Wednesday, 1 August 2012

The Danger of Equity Ownership



Look at this breaking story around Mouchel today. Now like Connaught, Mouchel is one of these companies that built up in the booms years of high public spending, acquiring contracts to outsource various bits of local government services. In this case it was payroll services and highways maintenance.

Of course, because it was the boom years, the lending Banks - a roll call of all the main UK clearing banks of Barclays, Lloyds and RBS, thought it would be clever to leverage the business 5 times over with debt versus . And this is the ugly result today; equity shareholders to get 1p dividend and the banks to take 80% of the company with management 20%.

No as always in these cases the Bank's PR and the company PR is about 8,000 saved jobs and a continuing business. How management, which has turned a solid dividend paying 200p average shareprice business into this calamity should be awarded 20% of the newco is beyond me (they are all newish people no doubt, claiming clean hands as they do this deal to their benefit). If your a shareholder your really getting nothing - the last people to be paid after everyone else gets their cut. Shareholders are owners of businesses are they?

Mouchel even this year will manage £450 million in revenue and a small loss, probably under £10 million, even last year it managed an £11 million profit?

So why is this business failing at all then? In the main it is finance. £7 million in interest payments and £3.5 million for the costs of refinance for this year and there is your loss.

Also, of course the £100 million of debt lent to Mouchel was at a very low price, now the Banks want to up the interest rates to current market rates as there is notice of default and hey presto, the company can't cope with a potential doubling of finance costs.

So the banks take it over with £60 million of debt at the new rates (note I predict the cost of finance will be the same) - the whole shebang is not really about a company failing (Mouchel is in trouble and may lose 20% of its revenue plus in the recession, its not terminal though) - but about Banks wanting to target any business where they mis-priced their loans in the boom.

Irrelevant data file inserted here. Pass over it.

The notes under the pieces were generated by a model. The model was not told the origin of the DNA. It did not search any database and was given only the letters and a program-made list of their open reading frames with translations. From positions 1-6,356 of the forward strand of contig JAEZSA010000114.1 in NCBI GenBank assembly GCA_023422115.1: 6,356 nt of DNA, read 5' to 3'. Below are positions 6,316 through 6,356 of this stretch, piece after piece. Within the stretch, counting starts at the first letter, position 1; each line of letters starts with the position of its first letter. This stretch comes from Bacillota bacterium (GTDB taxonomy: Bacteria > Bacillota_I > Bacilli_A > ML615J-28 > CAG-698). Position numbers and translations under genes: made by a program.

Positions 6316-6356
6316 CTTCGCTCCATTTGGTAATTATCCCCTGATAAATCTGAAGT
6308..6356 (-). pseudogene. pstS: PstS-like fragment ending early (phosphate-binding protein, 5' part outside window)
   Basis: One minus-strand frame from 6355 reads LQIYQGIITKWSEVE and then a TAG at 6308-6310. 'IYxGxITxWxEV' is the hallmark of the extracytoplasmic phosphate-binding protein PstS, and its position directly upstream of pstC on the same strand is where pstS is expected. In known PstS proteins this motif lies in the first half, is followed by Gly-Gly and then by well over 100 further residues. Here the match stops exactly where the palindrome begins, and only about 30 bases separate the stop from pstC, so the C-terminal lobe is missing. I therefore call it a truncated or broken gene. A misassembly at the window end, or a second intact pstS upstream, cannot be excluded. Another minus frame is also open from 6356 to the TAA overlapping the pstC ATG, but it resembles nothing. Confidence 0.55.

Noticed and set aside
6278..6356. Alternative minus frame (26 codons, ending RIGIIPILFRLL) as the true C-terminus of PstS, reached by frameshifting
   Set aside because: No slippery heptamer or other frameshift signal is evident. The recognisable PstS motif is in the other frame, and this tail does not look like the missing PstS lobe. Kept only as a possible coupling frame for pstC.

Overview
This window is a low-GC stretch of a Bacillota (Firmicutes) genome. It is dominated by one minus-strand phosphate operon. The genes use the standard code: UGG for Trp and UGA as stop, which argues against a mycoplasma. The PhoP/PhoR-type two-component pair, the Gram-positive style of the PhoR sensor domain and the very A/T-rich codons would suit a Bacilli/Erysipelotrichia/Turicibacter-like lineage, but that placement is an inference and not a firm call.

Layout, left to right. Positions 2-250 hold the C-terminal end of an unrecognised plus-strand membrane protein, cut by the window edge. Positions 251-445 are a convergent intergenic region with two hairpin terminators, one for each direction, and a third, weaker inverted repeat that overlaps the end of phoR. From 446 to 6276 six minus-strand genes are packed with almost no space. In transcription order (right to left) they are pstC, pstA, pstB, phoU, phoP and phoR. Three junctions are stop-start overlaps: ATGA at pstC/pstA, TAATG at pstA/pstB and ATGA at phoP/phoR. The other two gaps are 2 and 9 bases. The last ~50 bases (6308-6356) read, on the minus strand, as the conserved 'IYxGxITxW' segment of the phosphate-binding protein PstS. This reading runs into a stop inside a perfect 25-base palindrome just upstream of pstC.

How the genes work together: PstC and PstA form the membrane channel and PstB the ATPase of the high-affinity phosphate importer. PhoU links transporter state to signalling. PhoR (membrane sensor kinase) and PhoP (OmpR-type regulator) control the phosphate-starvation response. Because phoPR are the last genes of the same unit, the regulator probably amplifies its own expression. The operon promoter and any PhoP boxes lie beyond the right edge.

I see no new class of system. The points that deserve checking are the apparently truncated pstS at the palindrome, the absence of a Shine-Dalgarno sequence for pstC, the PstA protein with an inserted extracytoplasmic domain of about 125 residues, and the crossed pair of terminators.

It's a story that should never have been written, the company should not have leveraged itself, the banks not been so keen to lend at crazy rates.

Mouchel is not the first and won't be the last company to have this exact tale told during the recession.

4 comments:

dearieme said...

Corporate Governance laws need to be rewritten to impede the management from looting the shareholders. Wow well a bunch of pension funds and unit trusts would use any power transferred to shareholders is a tricky question.

Demetrius said...

My term for all this and the like is "The Economics of Extraction". It is the way be do businss these days by and large. Also, probably it is on the economic theory that seems to be in operation these days.

Anonymous said...

No doubt these are the same banksters who in 2010 were happy to inform VTGroup that Mouchel was 'worth' £330M

yokel said...

Our failure to learn is deeply entrenched in the corporate management psyche. I was working for J Lyons & Co Ltd in the 1970s when they had a similar story to tell, that I believe later found its way into the MBA case studies. JL had borrowed very heavily abroad, and when the exchange rate went adverse, it cost them so much to repatriate the loans that they had to hawk themselves around the City as a tax loss for the taking. Business smahed up within a few years.

It's not that we forget to learn, corporate management in this country are refusing to learn!